Gender Segregation in Tunisian Polling Stations During First Democratic Elections

News article, posted 10.26.2011, from Ben Arous, Tunisia, in:
Author: 
Emily Parker
Language: 
English
Gender Segregation in Tunisian Polling Stations During First Democratic Elections (Photo: tunisia-live.net)

In several polling stations throughout Tunisia today, men and women cast their ballots separate from one another.  The phenomena was not isolated to one area alone — towns in Sidi Bouzid, Seliana, Sfax, Ben Arous, Hamam Chatt, Mallasine, City Bougatfa 2 and Intlelaka City observed similar occurrences.

Was this an initiative organized from the top on the part of ISIE (the Independent High Authority for the Elections), or instead, one put in place by the citizens themselves? Both officials and residents have affirmed that the segregation was decided upon by local citizens.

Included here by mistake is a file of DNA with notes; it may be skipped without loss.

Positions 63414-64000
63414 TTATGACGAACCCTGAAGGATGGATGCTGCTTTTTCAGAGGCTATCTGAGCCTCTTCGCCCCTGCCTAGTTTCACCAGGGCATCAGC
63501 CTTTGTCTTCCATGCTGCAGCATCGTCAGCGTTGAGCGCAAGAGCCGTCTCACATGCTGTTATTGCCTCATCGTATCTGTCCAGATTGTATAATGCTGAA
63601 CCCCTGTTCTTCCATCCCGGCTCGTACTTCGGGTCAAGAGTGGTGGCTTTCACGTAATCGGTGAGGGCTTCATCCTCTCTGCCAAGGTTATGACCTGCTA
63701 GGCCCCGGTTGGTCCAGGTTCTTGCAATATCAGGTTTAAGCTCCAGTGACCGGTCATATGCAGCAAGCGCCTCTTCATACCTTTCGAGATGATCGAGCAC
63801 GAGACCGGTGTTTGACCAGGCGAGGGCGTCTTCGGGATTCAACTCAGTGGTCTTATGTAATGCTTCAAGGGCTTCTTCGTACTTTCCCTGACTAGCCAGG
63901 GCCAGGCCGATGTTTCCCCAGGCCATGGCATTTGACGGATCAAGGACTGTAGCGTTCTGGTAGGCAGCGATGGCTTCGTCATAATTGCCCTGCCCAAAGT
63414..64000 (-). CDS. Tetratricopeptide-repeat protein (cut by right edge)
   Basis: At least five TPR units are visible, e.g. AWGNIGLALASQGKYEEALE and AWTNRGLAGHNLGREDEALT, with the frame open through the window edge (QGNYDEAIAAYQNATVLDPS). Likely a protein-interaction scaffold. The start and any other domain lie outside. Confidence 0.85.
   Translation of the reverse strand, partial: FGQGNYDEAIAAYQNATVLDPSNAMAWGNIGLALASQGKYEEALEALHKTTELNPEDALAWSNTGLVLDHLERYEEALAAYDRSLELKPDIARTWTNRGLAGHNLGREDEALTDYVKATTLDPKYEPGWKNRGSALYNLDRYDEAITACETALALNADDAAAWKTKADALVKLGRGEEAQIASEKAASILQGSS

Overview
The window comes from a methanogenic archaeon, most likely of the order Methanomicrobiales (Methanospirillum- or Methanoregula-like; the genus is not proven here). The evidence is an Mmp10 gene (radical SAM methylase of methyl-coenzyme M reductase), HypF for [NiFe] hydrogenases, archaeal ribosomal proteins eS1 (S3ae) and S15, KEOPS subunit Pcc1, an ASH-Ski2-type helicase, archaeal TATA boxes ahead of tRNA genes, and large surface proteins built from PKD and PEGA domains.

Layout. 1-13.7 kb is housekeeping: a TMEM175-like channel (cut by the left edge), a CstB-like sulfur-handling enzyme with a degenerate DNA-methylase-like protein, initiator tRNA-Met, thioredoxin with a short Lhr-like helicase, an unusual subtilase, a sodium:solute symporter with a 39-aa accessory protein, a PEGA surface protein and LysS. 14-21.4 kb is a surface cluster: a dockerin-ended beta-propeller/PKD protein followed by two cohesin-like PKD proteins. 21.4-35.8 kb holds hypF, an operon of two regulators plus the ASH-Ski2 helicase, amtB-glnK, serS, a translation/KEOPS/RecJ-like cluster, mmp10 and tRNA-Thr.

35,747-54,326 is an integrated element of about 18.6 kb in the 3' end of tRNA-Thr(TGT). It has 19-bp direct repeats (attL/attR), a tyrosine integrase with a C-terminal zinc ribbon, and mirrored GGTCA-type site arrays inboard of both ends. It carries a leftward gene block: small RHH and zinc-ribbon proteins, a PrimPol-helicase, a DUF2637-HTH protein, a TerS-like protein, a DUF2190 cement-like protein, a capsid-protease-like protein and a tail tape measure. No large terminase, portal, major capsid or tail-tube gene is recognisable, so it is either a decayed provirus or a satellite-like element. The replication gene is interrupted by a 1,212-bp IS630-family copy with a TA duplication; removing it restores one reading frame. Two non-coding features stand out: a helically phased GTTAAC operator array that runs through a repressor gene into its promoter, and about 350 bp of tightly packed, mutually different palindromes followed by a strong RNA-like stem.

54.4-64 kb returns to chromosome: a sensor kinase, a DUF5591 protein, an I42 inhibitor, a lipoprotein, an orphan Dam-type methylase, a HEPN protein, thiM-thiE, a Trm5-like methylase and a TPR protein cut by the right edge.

The official ISIE response to the matter was that, “People have the right to exercise their civil liberties,” and that as long as the line segregation was decided upon willingly by the voters, the association does not condone it.

This was the case in Mhamdia, according to the Chief of the Polling Station of the Elmi neighborhood, located in Mhamdia in the governorate of Ben Arous. “When it comes to the entrance, women and men enter together, but in terms of distributing the lines, we leave the choice to the citizen,” he specified. “If they choose to stand separately, we let it be.  ISIE allowed us to give the citizens the choice whether to stand together, or in separate lines.  Here in Mhamdia, the lines are separate because the space is narrow…This is a poor and crowded area, and citizens have opted to stand separately.”

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